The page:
More can be done to encourage women to enter politics, said Manpower Minister Josephine Teo yesterday afternoon.
But this can only be accomplished with an understanding of Singapore's context, where people are less likely to volunteer for political office, she said.
"If you watch American Idol, everyone says they will be the next American Idol. That's not quite how we do it in Singapore," Mrs Teo said.
"In our society, it tends to be that people are invited to be part of the political process, and people don't quite put themselves out there... If our men are not likely to put themselves forward, then our women are even less likely to do so."
She added that a "concerted effort" has to be made to notice the women who are doing well in different areas of society, and ask them to consider joining the political arena.
Mrs Teo, who chairs the People's Action Party (PAP) Women's Wing, was speaking on the sidelines of the group's International Women's Day celebrations.
Several other political office-holders were present, including National Development Minister Lawrence Wong and Minister for Culture, Community and Youth Grace Fu.
In our society, it tends to be that people are invited to be part of the political process, and people don't quite put themselves out there... If our men are not likely to put themselves forward, then our women are even less likely to do so.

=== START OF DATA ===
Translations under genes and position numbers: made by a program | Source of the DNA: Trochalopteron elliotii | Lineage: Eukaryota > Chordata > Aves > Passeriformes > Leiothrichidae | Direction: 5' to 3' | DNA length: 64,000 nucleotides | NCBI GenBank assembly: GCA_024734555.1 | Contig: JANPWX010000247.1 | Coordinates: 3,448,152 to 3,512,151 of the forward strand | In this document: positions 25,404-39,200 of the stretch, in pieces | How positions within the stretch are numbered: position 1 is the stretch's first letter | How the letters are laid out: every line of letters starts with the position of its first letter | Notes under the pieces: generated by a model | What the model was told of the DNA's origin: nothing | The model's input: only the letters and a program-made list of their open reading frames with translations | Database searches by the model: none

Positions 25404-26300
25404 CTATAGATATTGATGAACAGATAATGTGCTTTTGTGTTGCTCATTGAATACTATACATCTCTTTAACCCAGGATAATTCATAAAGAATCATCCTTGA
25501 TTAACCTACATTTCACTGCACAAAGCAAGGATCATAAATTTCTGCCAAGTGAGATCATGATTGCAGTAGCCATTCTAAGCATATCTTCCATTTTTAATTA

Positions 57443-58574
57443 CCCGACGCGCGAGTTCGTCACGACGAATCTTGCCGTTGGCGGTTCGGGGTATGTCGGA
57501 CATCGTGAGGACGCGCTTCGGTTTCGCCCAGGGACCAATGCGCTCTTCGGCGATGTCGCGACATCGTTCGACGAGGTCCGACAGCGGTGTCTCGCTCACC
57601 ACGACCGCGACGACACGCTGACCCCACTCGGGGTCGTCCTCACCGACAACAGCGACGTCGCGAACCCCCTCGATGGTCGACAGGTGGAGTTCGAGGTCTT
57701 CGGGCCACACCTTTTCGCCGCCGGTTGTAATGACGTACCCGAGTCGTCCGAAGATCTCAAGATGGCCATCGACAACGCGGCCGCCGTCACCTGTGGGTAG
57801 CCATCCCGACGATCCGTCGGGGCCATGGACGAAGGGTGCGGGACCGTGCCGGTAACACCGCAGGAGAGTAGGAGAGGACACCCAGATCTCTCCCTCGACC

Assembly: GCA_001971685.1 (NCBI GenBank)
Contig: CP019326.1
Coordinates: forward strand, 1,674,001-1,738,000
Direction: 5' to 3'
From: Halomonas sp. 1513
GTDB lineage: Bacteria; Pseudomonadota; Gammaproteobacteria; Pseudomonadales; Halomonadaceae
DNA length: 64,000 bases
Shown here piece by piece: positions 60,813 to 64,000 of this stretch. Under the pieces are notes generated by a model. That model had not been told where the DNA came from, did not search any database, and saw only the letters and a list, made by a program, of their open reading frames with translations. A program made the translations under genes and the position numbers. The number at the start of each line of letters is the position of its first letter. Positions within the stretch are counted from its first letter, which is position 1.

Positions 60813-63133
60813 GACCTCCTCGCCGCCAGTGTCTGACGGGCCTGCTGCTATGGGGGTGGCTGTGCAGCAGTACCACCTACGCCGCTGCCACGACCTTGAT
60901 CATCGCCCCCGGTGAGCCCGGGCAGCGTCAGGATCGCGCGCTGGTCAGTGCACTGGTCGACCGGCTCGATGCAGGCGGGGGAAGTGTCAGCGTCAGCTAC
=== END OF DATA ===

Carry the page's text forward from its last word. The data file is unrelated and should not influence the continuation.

MANPOWER MINISTER JOSEPHINE TEO, on how more needs to be done to rope in women, especially since Singaporeans are less likely to volunteer for political office.
Ms Fu was the previous chairman of the PAP Women's Wing, and is currently the organising secretary of the group's central executive committee.
Ms Fu and Mrs Teo are two of the three female full ministers, the largest number in Cabinet to date. The third is Ms Indranee Rajah, who is Minister in the Prime Minister's Office.
Addressing some 250 women activists, Mrs Teo said the values of openness, multiculturalism and a belief in self-determination have defined the nation's progress.
Many women embody these values, which make up the "unique DNA of Singaporeans", she added.
"And we have a duty to pass these values on so that future generations will know what it is that makes us tick, and what it is that will keep Singapore going."
For instance, women embrace openness and multiculturalism, breaking down barriers and building bridges in their families, communities and workplaces, she said.
"But what inspires me most is the determination that we often see in women. Adversity is not our enemy."
Instead, it often brings out "our tenacity, our unwillingness to accept defeat, and our willingness to try... until we succeed".